Profiles

Julian Worrall

UTAS Home Professor Julian Worrall

Julian Worrall

Head of School
Professor of Architecture
Architecture & Design

Room 216 , Architecture & Design

+61 3 6324 4476 (phone)

julian.worrall@utas.edu.au

Biography

Julian Worrall took up the position of Professor of Architecture at the University of Tasmania in 2019. He is a prominent exponent of urban and architectural innovation sourced in the study of the built environments of East Asia, particularly those of Japan, with an international career spanning scholarly research and education, critical writing, and design practice,

Julian’s doctoral research was undertaken in architectural and urban history at the University of Tokyo, with a study of the production of urban public space in modern Tokyo through the technology of rail. This work led to research interests in concepts of modernity, publicness, and the socio-spatial effects of technology. Aspects of these perspectives informed his first book 21st Century Tokyo (Kodansha International, 2010). Subsequent research has encompassed urban and rural revitalisation through cultural means; relational approaches to architectural design and spatial practice; and themes of publicness, displacement, neutrality, and temporality in contemporary architecture and urbanism. These contribute to an overarching research agenda of an intellectual and creative vision of ‘alternative modernities’, encompassing architectural, urban, social, cultural, and aesthetic dimensions.

Julian’s academic career has included academic positions teaching architecture and urbanism at Waseda University, Sophia University, and the University of Adelaide, and he has contributed as guest lecturer or critic at numerous other institutions internationally. His teaching encompasses design studio, architectural and urban history, research seminars, and study tours. He is presently supervising or co-supervising six doctoral candidates in both research by design and traditional methodologies.

A registered architect, Julian has worked as a designer with internationally prominent design practices, including Klein Dytham in Tokyo and OMA in Rotterdam, and maintains a practice entity (Julian Worrall Spaces) which most recently completed a weekend house in Japan (Ubara Beachouse, 2017). He serves on Design Review Panel of the Office of Design and Architecture South Australia (ODASA) and the Architectural Design Committee of the University of Tasmania.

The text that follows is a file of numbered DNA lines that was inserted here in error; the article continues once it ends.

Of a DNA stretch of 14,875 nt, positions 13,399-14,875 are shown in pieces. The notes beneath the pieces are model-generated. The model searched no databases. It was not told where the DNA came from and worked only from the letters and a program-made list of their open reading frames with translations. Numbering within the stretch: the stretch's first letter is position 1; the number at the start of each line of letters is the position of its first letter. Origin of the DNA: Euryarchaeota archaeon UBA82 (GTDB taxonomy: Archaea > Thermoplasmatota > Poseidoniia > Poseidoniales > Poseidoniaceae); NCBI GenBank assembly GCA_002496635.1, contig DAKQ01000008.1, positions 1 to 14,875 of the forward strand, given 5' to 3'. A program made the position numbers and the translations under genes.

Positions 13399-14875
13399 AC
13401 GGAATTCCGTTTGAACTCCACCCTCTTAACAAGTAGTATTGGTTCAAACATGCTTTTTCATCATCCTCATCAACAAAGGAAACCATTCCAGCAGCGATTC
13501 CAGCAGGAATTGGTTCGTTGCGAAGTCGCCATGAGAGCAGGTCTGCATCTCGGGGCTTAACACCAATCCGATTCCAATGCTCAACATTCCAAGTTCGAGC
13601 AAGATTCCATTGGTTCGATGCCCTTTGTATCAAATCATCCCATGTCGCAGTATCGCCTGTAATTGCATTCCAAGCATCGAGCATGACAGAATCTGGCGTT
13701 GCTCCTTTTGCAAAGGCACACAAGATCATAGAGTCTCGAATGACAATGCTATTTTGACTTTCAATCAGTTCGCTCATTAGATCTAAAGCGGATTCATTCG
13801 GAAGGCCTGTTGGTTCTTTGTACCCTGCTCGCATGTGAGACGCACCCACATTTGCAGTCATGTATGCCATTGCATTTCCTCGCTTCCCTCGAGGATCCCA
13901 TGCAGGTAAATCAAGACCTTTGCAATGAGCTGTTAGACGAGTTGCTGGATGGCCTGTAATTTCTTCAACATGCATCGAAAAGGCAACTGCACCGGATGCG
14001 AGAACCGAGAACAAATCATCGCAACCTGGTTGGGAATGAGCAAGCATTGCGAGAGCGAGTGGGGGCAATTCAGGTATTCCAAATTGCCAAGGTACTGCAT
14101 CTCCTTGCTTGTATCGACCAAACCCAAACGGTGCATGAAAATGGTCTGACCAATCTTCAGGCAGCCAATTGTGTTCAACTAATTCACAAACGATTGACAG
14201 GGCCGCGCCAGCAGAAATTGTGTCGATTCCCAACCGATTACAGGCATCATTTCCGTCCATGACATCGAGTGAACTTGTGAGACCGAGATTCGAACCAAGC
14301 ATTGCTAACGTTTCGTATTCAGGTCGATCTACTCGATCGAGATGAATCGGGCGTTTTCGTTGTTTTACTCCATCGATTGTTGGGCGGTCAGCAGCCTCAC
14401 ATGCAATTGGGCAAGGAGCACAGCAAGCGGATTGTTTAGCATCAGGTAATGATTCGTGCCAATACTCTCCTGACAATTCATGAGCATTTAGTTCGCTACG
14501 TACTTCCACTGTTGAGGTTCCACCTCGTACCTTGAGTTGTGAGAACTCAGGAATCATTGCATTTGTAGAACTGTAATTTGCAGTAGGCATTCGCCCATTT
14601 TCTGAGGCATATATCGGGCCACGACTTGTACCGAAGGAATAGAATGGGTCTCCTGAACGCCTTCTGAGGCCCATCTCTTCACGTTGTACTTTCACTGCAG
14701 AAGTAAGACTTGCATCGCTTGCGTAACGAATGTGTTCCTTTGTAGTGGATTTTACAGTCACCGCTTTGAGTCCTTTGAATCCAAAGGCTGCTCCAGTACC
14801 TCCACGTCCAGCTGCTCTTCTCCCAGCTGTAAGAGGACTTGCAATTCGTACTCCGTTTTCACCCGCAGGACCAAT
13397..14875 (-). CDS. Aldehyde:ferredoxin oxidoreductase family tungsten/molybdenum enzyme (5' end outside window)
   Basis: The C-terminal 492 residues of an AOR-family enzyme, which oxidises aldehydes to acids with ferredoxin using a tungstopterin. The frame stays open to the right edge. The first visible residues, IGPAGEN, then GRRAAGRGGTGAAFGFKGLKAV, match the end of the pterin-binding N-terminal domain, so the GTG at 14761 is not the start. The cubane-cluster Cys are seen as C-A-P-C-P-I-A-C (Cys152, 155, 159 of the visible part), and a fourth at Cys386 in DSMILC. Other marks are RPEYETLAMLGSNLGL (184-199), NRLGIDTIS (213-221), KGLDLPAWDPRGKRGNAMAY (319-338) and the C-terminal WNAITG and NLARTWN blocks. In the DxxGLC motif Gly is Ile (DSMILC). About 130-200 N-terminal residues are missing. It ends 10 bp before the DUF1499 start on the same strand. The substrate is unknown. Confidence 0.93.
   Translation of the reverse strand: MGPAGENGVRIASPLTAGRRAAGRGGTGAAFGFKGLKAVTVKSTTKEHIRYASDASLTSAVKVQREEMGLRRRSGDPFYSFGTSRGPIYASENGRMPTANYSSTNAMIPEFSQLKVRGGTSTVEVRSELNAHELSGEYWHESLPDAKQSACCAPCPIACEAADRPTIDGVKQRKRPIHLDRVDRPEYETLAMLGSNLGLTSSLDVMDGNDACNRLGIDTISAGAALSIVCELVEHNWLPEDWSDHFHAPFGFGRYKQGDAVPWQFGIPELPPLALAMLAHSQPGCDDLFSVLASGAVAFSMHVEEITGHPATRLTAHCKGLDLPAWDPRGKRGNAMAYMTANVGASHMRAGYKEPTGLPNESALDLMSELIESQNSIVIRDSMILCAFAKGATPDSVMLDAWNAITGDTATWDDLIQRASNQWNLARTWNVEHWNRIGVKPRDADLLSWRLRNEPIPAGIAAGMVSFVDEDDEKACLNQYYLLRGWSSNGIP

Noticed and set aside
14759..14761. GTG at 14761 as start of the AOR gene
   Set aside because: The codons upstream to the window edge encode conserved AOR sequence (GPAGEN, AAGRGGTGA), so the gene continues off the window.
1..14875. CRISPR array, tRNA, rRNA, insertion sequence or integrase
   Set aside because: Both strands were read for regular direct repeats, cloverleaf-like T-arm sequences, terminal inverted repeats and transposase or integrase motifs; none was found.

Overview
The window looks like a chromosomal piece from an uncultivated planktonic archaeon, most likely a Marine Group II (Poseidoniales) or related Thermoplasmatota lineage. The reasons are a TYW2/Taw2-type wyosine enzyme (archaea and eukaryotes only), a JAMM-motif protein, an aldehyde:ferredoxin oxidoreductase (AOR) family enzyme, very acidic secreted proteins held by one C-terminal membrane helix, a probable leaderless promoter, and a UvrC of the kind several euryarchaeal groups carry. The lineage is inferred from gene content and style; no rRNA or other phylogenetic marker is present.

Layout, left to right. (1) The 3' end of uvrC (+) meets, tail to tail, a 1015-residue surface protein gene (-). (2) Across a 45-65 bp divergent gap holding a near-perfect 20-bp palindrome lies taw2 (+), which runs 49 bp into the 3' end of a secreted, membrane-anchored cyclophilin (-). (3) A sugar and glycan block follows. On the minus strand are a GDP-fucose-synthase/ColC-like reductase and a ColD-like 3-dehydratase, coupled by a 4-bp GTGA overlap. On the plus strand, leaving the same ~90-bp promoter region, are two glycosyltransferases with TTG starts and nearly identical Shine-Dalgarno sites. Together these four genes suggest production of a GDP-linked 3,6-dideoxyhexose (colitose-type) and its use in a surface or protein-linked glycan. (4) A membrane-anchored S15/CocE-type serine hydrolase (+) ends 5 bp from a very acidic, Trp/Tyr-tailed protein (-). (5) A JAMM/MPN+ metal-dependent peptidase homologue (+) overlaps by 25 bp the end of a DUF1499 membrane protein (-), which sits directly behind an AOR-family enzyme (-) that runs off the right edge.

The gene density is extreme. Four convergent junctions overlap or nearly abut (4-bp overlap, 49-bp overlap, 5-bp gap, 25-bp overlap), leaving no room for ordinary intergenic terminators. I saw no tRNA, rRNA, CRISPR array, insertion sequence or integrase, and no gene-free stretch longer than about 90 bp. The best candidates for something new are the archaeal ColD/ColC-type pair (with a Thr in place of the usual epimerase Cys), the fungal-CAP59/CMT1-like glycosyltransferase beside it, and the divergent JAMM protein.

Julian’s critical writings have been widely published including in Domus, Icon, Abitare, Arch Plus, and Architecture Australia , and as the architecture critic for the Japan Times newspaper. He has contributed to major institutions and exhibitions of architectural culture, including at La Biennale (Venice); MoMA (New York); V&A Museum (London); MAK (Vienna); Strelka (Moscow); Shibaura House (Tokyo); and Festa (Christchurch).

View more on Professor Julian Worrall in WARP

Fields of Research

  • Architectural design (330102)
  • Architectural history, theory and criticism (330104)
  • History and theory of the built environment (excl. architecture) (330402)

Research Objectives

  • Expanding knowledge in built environment and design (280104)

Publications

Total publications

2

Journal Article

(1 outputs)
YearCitationAltmetrics
2020Worrall J, 'Install House, Partners Hill', Architecture Australia, 109, (4) pp. 78-83. ISSN 0003-8725 (2020) [Professional, Non Refereed Article]

[eCite] [Details]

Chapter in Book

(1 outputs)
YearCitationAltmetrics
2020Toland A, Christ MC, Worrall J, 'DigitalXPlace', Placemaking Fundamentals for the Built Environment, Palgrave Macmillan, D Hes and Chernandez-Santin (ed), Singapore, pp. 253-274. ISBN 978-981-32-9623-7 (2020) [Research Book Chapter]

DOI: 10.1007/978-981-32-9624-4_12 [eCite] [Details]

Citations: Scopus - 2

Tweet

Research Supervision

Current

1

Current

DegreeTitleCommenced
PhDConstructing Identities: A camera-led psychological investigation into islandness. The role of place: specifically cultural memory and landscape in shaping identity where isolation (separateness) and insularity (self-containment) are intertwined2019